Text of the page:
Second, it is possible that a book could be prophetic but still not canonic. For although all canonic writings are prophetic, it is possible that not all prophetic writings are canonic. That is, perhaps God did not intend that all prophetic books would be preserved for posterity but only those select few He deemed necessary for the believer’s faith and practice. If that be so, then propheticity is only a necessary condition of canonicity but not a sufficient condition. In that case there would be another condition for canonicity. The most likely candidate for such a further condition would be acceptance by the people of God of the books they deemed of value to the broader Christian community. But this view would mean that there are (or could be) books that are inspired words of God but not part of the Inspired Word of God. This is not only highly unlikely but is also unnecessary.

There is another more plausible possibility: all prophetic books may be in the canon. That is, it is possible that no prophetic book has been left out of the canon. There are plausible explanations for the only known books that are apparent exceptions to this principle, as the following discussion indicates.

  1. “The Letter … from Elijah” (2 Chron. 21:12–15). This is a public prophetic exhortation. Hence, it had divine authority and thereby qualified for the canon. But as a matter of fact, the letter is in the canon. The letter is included as part of the text in 2 Chronicles 21:12–15. Because it is in the canon, it poses no difficulty.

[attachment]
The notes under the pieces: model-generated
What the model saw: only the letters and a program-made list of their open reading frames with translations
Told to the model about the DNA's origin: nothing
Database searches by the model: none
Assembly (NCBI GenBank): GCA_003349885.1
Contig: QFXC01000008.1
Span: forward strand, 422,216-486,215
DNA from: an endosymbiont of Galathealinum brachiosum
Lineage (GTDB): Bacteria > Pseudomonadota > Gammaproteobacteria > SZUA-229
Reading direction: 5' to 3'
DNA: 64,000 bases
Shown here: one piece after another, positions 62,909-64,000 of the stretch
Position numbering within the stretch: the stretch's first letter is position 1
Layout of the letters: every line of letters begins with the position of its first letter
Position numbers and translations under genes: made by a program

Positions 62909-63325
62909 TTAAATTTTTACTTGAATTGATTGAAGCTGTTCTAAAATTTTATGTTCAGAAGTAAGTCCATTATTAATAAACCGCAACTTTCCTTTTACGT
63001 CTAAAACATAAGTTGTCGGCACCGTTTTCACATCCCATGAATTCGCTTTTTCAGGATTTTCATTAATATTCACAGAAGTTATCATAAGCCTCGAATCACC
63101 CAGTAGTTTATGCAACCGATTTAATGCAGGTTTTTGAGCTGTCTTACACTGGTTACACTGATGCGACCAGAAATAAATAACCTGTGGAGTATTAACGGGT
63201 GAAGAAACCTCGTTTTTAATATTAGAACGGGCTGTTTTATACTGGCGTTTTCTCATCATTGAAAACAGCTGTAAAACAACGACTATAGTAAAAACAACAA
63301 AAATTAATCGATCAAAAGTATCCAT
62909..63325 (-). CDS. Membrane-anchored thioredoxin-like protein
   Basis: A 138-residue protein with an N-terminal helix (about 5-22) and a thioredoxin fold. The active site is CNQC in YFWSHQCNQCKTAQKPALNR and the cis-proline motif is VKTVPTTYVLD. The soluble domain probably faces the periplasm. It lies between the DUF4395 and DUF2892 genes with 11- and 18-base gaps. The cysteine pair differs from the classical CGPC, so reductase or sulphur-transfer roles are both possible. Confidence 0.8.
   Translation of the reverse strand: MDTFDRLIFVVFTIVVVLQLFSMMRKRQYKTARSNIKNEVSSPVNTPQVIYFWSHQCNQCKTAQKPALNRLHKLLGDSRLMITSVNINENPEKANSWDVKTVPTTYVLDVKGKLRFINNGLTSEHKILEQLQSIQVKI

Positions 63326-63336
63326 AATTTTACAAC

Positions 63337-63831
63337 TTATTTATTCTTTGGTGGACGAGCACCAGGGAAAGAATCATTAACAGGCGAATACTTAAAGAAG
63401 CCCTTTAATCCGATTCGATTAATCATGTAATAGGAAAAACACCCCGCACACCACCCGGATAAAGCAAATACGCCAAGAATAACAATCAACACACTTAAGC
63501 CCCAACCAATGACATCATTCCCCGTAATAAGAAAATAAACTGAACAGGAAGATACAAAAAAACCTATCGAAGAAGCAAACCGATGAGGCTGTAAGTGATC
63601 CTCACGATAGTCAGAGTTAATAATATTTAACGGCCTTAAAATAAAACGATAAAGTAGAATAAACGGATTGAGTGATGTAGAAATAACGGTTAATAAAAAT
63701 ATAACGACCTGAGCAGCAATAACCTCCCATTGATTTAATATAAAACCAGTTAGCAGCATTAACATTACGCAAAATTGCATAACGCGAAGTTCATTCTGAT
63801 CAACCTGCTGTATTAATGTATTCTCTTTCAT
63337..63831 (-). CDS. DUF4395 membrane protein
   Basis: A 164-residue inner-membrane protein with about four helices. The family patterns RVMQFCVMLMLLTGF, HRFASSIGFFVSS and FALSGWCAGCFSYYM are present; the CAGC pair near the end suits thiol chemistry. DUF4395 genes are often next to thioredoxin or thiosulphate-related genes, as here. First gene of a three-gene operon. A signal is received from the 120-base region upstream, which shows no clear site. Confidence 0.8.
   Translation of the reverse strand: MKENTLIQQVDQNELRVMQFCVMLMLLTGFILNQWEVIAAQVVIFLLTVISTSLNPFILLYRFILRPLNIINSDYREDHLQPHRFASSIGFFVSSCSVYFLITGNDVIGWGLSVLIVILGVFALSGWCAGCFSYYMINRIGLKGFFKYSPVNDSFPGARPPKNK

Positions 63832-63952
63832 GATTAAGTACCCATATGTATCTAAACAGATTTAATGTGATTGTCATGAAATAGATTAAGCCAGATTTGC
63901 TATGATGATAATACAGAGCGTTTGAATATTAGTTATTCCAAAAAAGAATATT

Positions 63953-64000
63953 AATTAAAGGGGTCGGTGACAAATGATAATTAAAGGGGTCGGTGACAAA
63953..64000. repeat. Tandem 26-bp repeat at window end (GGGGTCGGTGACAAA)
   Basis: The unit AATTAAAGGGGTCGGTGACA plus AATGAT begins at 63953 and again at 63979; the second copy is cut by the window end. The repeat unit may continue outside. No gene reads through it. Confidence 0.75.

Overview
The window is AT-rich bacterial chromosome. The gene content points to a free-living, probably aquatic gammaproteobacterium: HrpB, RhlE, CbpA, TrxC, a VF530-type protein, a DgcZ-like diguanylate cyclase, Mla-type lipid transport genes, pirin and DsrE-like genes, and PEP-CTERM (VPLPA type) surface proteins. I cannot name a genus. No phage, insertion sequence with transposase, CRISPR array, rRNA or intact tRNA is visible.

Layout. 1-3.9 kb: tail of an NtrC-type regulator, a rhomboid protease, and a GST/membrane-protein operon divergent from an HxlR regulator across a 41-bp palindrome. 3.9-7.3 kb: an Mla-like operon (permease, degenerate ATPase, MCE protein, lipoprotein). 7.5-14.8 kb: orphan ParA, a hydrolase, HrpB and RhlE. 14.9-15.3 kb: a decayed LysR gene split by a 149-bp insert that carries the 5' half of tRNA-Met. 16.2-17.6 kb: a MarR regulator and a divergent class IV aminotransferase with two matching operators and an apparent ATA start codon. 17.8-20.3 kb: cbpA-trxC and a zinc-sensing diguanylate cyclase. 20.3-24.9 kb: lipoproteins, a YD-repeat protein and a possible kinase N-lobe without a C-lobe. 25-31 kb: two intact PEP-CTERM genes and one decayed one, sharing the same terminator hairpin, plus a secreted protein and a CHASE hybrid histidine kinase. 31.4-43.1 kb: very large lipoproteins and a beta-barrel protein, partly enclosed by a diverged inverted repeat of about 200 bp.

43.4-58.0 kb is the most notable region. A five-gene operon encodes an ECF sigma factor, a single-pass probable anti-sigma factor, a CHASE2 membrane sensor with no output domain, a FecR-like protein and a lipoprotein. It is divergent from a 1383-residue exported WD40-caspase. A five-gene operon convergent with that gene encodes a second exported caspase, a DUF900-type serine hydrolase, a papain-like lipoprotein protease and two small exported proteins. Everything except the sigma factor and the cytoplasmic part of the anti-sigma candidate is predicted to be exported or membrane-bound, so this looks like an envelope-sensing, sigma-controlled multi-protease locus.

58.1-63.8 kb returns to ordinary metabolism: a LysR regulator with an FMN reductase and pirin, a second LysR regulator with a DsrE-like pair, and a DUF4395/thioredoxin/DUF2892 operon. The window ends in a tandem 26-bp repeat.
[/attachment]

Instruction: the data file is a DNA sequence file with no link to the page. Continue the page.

2. “The records of Shemaiah the prophet” (2 Chron. 12:15). This book was definitely written by a prophet, and it seems certain that it is not identical to any of the existing books in the Old Testament. However, it is possible that the book, though written by a prophet, was not prophetic. It is called a “record.” Perhaps it was a mere geneological enrollment without any implied or stated religious instruction or exhortation. In that respect it is unlike the canonical books of Chronicles, in even which the geneological sections contain religious instructions and redemptive material, such as the messianic lineage (see 1 Chron. 5:25; 9:1, 22).
  3. “The Chronicles of Samuel … Nathan the prophet … and Gad the seer” (1 Chron. 29:29). These books correspond to 1 and 2 Samuel in their content and coverage. Hence, it is possible that if their contents were prophetic they are contained within the confines of the canonical books of 1 and 2 Samuel. On the other hand, they may have been mere uninspired records kept by these public servants and used later as a factual basis for the inspired books of Samuel.
  4. “The vision of Isaiah the prophet” (2 Chron. 32:32). This is an inspired writing, but it is probably the same as the canonical book of Isaiah, which was collected within a larger corpus called “the Book of the Kings of Judah and Israel” (v. 32; see also 2 Chron. 33:18).24
  5. The “many” accounts referred to by Luke. Luke said, “Many have undertaken to compile an account” of Jesus’ life (Luke 1:1). There are two possible explanations for this comment. First, if Matthew and Mark (and even John) wrote before Luke, they could be the “many” others to whom Luke refers. The Greek word “many” (polloi) can mean as few as two or three. On the other hand, even if other gospel accounts are in view, those other records may not have been prophetic. That is, it is possible that they were not offered by an accredited prophet as a message from God for His people. Thus, being non-prophetic by nature, they would not be candidates to be included in the canon of Scripture.